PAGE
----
Welcome to day 35! We are currently reading and blogging about the New Testament, every day this summer. You can check out my previous posts, and even get a reading schedule, by clicking here. Thanks for join me today.
Today’s reading takes us from Acts 10 through Acts 12.
It’s no surprise that Luke finally takes the gospel to a full-blown Gentile. We’ve been patiently waiting for this moment since the first chapter. But Luke makes the journey interesting for us, showing us the silliness of our own debates. And he does this by walking us on a path.
First, the spirit of God took the gospel to the Samaritans, whom Jewish people traditionally despised. Even though ancient Samaritans had a considerable claim to the Jewish faith, the Jews didn’t buy those claims. (The Samaritan woman in the gospel of John even knew of the anticipated Messiah.)
From there, the gospel was given to the Ethiopian Eunuch, a man who was sexually mutilated. And while he was a follower of the Hebrew faith, he was still seen as being less than a man. And he was alone.
These, then, were the two conversion stores which lead us to Peter, who was staying in the port city of Joppa.
The City of Profound Decisions
At the end of Acts 9, Peter healed two people in Joppa, which, historically, was incredibly famous for being a port city, used even by King Solomon. In this city, then, Peter stayed with a man Luke calls “Simon the Tanner.”
Simon the tanner has an interest in this story, though. Because of his profession, Simon is constantly in situations that would make him “unclean” by Jewish purity standards.
Peter is on the edge here. Luke wants us to recognize that Peter knew his beliefs were about to undergo a serious reconsideration. For Peter, a devout Hebrew, to willingly stay at a home that would also, by default, make him unclean, is astounding.
But back to Joppa for a moment. Joppa was the very city where Jonah sought refuge from God’s call for him to preach to Nineveh. Twice in God’s sweeping plan of salvation, the coastal city of Joppa is indeed a city of profound decisions.
It was where Jonah decided to catch a boat to sail away from his calling.
And it was where Peter decided to go toward his calling.
But neither were sure of what it was, exactly, that God was calling them to do, because they both were called to ethnically despised people. This little port city was part of two journeys that took God’s servants to groups of people who would have never been considered for inclusion into any plan designed by God.
Peter was greatly criticized for listening to this call. The leaders in the Jerusalem church wondered how he could endanger his identity and status by entering into the home of a Gentile — and eating with him.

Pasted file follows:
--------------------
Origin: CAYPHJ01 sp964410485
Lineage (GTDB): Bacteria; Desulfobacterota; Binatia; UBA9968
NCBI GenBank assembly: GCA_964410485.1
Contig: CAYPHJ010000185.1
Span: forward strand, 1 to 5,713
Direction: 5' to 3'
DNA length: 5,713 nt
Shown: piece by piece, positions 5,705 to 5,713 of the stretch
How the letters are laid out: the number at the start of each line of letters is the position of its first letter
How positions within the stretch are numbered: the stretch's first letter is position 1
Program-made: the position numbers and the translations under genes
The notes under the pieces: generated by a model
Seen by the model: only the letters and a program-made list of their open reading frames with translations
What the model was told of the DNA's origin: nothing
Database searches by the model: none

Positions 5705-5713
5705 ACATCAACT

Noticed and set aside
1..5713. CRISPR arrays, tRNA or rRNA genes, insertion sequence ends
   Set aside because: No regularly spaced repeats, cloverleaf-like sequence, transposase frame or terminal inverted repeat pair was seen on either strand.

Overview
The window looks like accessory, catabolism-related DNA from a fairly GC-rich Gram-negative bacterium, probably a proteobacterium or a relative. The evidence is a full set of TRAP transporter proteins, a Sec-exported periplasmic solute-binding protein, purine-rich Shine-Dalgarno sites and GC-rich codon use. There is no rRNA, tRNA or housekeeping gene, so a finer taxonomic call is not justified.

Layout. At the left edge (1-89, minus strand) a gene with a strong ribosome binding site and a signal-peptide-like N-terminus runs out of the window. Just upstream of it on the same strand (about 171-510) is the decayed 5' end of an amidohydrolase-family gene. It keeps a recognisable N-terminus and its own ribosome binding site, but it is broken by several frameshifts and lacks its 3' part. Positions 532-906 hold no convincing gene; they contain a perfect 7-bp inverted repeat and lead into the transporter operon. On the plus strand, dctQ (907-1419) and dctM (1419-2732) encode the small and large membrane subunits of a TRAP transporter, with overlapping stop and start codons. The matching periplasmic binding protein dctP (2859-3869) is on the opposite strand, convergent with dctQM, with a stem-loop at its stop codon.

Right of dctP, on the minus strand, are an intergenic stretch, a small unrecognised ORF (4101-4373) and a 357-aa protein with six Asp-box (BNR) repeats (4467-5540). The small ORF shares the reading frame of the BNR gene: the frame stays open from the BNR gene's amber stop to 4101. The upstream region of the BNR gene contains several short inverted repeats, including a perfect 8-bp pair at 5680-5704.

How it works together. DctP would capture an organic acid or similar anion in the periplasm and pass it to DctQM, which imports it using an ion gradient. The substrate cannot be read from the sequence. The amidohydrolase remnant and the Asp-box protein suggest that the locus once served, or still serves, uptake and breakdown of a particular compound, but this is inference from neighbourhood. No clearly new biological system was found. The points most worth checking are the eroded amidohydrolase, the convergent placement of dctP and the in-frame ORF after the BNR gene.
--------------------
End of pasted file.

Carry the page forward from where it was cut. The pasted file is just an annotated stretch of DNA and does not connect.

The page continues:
And while this debate is happening, Luke decides to introduce us to the city of Antioch, the third largest city in Rome.
It was a metropolis, much bigger than the ethical and ethnical town of Jerusalem. Antioch could be described probably as an “open system,” culturally acceptable to various beliefs and people. Jerusalem was very much a “closed system,” and had great difficulty accepting non-Hebrews.
Antioch, by its nature, had more influence and power and attraction than Jerusalem. It had a population of over half a million people, and it the only city in the ancient world to actually have streetlights along its marble-paved roads. Antioch was a city of wealth and power.
It’s no surprise, then, that both Jews and Greeks had already formed a group of believers in Antioch, before Cornelius received the spirit of God. He wasn’t even the first Gentile, because Gentiles were already being accepted as believers in Antioch, without the discretion and direction of the Jerusalem leaders.
And, for the remainder of the story told in Acts, the Jerusalem church tries, in vain, to play catch-up to what’s already happened in other parts of the Roman Empire.
God Doesn’t Wait On Us
I love this. We believe we have so much power in our decision-making ability.
We believe we hold the power of God in the consent of our opinions.
But time and time and time again, in Acts, we find that God doesn’t wait for our opinions to catch up with his working. The formation of human history is not dependent upon the participation of humanity. God does what he wants.
He asks us to be participants, though. Because the story of Cornelius is really more about Peter than it is about the Gentile soldier.
Peter was the one who needed to be converted. Peter was the one who needed a glimpse into a plan so extreme that it overwhelmed him, and pushed him to the edge. At a city of decisions, Peter was the one with the decision to make. He was on the edge. And God opened his eyes.
We need our eyes opened today! God has brought us to the place of decision. He has placed us in various relationships and moments, and has led us to people who need the grace of God in their lives. But there is no burden for us to “teach” them, because God has already prepared their hearts — just like he prepared Cornelius.
God doesn’t need your abilities. But he does want them.
And he won’t wait on you.